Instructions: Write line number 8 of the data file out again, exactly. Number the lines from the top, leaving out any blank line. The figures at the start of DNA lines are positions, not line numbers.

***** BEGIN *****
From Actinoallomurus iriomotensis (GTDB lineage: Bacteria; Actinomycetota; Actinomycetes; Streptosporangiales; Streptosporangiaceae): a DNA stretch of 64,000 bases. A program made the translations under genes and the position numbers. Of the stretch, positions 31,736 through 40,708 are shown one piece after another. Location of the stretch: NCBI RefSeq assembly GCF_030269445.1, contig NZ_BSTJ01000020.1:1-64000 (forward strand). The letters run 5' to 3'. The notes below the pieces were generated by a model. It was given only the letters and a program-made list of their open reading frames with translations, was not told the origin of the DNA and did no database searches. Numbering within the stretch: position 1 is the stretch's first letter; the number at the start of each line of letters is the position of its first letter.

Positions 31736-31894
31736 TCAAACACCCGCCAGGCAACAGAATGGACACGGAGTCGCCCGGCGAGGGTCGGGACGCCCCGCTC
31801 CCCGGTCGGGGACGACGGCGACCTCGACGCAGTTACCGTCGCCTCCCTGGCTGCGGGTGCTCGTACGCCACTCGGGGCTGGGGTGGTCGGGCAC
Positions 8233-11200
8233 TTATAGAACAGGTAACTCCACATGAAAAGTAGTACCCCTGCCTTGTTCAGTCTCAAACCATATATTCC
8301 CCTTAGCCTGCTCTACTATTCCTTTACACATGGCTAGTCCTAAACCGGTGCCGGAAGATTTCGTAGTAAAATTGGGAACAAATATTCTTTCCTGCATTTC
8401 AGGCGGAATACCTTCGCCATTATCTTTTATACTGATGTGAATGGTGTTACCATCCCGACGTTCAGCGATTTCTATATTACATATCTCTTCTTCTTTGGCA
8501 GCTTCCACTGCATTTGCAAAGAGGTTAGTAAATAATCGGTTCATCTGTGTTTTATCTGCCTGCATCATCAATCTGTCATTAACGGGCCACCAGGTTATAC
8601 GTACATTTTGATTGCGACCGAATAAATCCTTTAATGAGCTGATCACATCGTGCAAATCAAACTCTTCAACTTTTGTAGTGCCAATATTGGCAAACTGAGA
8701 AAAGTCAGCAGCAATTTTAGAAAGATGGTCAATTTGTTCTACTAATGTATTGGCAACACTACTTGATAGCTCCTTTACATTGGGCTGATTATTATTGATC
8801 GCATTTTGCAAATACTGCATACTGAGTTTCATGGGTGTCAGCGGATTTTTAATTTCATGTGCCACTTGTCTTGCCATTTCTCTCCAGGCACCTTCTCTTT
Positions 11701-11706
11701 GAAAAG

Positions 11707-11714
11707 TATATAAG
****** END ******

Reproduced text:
8401 AGGCGGAATACCTTCGCCATTATCTTTTATACTGATGTGAATGGTGTTACCATCCCGACGTTCAGCGATTTCTATATTACATATCTCTTCTTCTTTGGCA